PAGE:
what is the definition of excess cash -- do i return it, do i invested to grow, what is my core business? the hard part is i may know i want to grow, but it is at a price that i think is too expensive. get rid of the cash and raise the money when it is available, or strike the balance of drive balanceddry powder and m&a? it is case-sensitive specific, and apple and others are doing with that right now. jeff: i want to bring up a sale to lockheed martin. lockheed martin announced they were buying something and they were looking to spin out some big divisions. we saw that with dan r. do you think we will see more of that, grow and shrink at the same time? chris: first, united technologies identified them. then they go and execute that.
they announced the deal, sell it to his strategic buyer, strategic price, use the proceeds for share buybacks, invest in m&a and growth. that is one part of the story we are saying. optimize the portfolio. a good time to be a seller. on the lockheed side, i have a good returner of capital to his -- they have been a good returner of capital to shareholders. at the same time, they're telling shareholders i am going to divest some businesses i have identified as non-core. so, i am shrinking on one hand, but growing on the other with excess cash flow. it is topical and i think it is a nice story equity investors want to hear -- a good use of capital, but you are not empire-building. i'm wondering if -- you know, the recent volatility we have seen in stock markets, not just here, but china, for instance, and also what happened does any of that, could any of that derail this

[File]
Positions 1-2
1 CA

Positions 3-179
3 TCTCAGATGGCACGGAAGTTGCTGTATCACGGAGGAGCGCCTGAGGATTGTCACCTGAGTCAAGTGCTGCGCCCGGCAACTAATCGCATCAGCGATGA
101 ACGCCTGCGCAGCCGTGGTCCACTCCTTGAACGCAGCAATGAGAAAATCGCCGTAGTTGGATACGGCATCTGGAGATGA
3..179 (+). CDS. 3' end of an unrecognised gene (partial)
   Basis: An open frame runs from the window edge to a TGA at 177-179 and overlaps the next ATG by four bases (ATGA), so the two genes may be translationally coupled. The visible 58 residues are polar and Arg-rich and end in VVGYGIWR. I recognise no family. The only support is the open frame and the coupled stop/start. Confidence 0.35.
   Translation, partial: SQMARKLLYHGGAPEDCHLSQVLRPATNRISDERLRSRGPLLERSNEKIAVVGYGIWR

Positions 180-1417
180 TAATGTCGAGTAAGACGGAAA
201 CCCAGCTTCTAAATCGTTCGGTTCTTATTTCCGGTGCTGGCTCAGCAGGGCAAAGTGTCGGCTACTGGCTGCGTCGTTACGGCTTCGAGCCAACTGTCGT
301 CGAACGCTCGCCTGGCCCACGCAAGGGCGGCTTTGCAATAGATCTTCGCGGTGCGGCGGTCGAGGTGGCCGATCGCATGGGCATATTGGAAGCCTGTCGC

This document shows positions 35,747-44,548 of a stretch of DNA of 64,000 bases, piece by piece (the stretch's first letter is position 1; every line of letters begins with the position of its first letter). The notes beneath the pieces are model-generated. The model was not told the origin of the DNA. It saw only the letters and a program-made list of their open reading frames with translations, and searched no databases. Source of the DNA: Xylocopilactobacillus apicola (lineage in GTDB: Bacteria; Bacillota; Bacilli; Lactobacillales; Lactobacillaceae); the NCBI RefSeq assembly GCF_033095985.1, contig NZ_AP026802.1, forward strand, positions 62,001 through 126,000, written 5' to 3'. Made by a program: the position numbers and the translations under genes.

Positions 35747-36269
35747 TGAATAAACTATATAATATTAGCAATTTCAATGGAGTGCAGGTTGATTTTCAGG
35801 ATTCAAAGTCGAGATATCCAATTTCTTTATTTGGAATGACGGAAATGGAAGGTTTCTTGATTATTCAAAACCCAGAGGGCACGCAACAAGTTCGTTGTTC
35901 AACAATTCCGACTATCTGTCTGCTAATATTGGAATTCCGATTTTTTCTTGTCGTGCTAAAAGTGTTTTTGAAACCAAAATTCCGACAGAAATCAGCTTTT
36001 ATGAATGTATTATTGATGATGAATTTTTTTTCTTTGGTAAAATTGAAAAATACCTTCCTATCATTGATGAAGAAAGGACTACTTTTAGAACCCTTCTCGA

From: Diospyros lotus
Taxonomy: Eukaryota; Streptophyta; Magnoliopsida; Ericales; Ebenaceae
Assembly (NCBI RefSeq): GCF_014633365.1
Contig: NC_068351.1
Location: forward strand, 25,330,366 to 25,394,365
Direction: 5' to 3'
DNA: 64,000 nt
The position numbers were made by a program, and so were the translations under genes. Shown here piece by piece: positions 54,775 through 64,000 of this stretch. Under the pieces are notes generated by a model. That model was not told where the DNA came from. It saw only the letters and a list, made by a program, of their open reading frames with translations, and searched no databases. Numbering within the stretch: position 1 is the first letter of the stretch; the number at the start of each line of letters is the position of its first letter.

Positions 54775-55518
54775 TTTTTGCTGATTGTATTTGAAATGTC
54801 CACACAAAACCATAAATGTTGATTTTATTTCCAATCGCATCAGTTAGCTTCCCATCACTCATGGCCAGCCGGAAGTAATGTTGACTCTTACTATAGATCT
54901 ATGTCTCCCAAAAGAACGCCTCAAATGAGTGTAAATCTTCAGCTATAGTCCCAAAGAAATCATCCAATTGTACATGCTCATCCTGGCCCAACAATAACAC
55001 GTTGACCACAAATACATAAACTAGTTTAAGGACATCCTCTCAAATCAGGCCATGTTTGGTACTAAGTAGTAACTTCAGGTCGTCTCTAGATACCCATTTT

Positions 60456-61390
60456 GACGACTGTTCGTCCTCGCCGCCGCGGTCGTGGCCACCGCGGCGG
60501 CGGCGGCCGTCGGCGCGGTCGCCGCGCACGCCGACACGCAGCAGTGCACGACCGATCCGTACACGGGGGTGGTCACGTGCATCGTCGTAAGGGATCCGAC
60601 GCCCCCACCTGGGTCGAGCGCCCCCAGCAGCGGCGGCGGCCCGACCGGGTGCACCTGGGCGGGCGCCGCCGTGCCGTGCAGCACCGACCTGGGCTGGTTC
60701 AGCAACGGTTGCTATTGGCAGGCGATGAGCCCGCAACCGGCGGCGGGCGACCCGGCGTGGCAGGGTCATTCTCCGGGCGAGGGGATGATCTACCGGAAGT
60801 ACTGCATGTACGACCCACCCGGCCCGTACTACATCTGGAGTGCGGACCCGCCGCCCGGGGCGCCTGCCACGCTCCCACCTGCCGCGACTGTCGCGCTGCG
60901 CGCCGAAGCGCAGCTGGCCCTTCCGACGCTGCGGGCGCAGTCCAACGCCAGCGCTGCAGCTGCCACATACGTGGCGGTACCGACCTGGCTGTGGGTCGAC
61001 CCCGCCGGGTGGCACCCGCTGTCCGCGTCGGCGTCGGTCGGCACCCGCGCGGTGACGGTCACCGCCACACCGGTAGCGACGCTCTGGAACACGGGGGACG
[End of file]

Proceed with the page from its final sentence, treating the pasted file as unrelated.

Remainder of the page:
merger fever that we are saying? chris: so, a volatile market is a dampening effect on m&a and confidence, so any time you're thinking of buying and selling a business, you look at the stock price. if it has wild swings, you have to rethink. any external event, geopolitical crisis, and generally people hit the pause button on what they were considering. however, as i said before, companies have a lot of cushion. they might say i will model in a down 10% on this business, another double-dip recession on some part of the world, and can i still generate good results in a financially strong way? most of them say i feel good about my ability to stretch because of that cushion. of course, anything that creates volatility the marketplace could have a dampening effect. right now, not enough. i want to circle back to
one of the deals you bought a transaction, at cross-border deal, and we have seen a lot of u.s. into europe. when you look at what is on the list, do you see a lot of cross-border deals? chris: absolutely. 40% of dollar-bound mna is up. cross quarter, 50%. we have seen it pick up. it is mostly in developed asia into europe and north america now into europe. china. we had chem a great synergistic deal. the nikkei, japan, and to the u.k.. why europe is so interesting right now -- people have looked at europe and said it feels too risky and pricey. that was six months ago. people look at europe and say there is more upside than downside.
the valuation is making sense, and i have i can put to work in a smart way overseas. i think those flows will continue. the cross-border part of the business it is to grow. people like they can buy into europe at a lower cost. chris: before exchange rate helped earlier in the year. we helped fedex. one of the elements, a business that was strategic for them to expand globally was the dollar. it helped him think about how to value the business at that moment at -- and time. we go, is there one area, one industry that you are surprised has not seen as much activity as you would have thought? chris: you know, one of the other things, in 2007, there was a lot of mna in commodity-driven sectors. that has not been the case. that will still say -- stay a sector that has more time to stabilize. i have been watching that one.